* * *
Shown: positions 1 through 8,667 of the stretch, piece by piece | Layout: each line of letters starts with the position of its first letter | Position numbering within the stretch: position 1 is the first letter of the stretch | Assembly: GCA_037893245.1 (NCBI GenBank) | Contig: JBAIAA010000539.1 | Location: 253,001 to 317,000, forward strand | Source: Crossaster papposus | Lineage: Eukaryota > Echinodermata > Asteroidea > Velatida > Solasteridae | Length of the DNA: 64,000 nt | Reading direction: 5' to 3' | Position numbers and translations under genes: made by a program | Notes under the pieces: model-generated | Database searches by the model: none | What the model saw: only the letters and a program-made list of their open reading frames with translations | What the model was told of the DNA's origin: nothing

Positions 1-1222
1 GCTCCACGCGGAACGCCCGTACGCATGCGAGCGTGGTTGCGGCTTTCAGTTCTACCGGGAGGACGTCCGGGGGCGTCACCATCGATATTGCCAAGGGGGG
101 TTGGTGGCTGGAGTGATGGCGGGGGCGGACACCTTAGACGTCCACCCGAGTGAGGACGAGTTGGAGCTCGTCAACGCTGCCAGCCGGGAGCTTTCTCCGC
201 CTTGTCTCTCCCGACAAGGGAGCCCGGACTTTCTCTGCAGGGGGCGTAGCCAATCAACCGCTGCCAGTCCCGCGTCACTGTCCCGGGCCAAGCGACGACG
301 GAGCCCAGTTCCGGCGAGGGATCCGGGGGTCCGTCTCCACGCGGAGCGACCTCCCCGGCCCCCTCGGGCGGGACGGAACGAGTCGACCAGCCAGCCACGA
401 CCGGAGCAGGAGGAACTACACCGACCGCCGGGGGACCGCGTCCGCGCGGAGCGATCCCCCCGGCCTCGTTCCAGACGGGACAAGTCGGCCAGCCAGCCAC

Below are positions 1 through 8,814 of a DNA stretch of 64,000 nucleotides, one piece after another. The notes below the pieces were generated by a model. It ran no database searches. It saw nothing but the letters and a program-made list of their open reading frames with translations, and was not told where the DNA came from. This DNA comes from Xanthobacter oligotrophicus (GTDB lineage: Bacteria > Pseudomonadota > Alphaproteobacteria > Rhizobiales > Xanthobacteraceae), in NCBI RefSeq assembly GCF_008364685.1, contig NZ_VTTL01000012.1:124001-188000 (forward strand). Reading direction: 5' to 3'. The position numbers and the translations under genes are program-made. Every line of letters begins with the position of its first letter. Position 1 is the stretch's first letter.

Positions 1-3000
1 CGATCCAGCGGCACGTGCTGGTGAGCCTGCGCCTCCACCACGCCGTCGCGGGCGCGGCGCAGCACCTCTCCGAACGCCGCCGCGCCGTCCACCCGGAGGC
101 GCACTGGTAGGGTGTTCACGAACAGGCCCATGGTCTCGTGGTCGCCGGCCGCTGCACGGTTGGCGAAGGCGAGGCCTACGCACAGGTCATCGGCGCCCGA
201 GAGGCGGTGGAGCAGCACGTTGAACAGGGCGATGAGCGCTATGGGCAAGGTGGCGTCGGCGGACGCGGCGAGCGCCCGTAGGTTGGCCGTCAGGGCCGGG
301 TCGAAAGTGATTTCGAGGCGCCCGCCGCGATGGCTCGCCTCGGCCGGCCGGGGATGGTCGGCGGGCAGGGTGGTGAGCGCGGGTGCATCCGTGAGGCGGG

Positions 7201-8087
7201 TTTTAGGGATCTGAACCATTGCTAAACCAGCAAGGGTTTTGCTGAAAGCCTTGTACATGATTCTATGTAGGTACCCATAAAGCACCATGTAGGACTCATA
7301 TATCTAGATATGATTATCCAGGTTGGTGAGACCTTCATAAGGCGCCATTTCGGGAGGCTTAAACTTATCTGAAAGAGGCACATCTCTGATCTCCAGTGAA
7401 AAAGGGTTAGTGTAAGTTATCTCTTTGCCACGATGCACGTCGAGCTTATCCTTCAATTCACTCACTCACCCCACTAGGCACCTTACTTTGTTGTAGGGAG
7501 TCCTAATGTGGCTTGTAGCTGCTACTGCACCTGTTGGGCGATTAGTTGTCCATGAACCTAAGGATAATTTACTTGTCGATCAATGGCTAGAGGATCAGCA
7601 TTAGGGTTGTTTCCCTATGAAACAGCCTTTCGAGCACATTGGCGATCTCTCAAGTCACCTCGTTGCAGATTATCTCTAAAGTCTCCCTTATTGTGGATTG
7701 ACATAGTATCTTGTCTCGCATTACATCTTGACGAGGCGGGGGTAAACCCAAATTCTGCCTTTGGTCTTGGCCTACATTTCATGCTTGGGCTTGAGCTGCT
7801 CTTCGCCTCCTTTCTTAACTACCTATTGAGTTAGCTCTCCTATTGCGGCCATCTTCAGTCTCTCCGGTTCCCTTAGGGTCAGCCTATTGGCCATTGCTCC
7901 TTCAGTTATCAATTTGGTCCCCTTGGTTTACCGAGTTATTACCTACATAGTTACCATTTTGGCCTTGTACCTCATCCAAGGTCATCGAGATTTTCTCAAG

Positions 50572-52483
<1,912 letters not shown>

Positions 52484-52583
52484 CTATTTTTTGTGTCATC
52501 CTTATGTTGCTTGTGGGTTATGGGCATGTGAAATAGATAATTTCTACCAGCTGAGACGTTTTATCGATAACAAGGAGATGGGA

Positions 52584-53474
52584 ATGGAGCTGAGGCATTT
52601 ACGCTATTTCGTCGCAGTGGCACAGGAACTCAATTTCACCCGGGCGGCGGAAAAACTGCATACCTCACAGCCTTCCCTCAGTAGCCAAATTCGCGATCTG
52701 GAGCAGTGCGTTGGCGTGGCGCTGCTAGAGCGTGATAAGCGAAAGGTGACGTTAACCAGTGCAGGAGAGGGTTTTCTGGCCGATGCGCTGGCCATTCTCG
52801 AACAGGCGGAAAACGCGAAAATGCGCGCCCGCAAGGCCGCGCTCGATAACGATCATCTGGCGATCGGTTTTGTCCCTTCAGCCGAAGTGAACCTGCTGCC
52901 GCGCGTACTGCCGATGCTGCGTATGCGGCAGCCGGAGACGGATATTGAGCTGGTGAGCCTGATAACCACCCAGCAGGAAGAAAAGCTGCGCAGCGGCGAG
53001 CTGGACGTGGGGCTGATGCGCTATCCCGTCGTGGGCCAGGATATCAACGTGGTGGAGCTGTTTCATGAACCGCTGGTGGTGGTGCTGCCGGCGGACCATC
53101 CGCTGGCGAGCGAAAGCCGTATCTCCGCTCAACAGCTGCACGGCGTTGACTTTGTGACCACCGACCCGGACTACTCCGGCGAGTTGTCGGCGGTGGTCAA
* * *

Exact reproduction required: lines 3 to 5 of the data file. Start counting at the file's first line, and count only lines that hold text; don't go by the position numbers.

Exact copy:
1 GCTCCACGCGGAACGCCCGTACGCATGCGAGCGTGGTTGCGGCTTTCAGTTCTACCGGGAGGACGTCCGGGGGCGTCACCATCGATATTGCCAAGGGGGG
101 TTGGTGGCTGGAGTGATGGCGGGGGCGGACACCTTAGACGTCCACCCGAGTGAGGACGAGTTGGAGCTCGTCAACGCTGCCAGCCGGGAGCTTTCTCCGC
201 CTTGTCTCTCCCGACAAGGGAGCCCGGACTTTCTCTGCAGGGGGCGTAGCCAATCAACCGCTGCCAGTCCCGCGTCACTGTCCCGGGCCAAGCGACGACG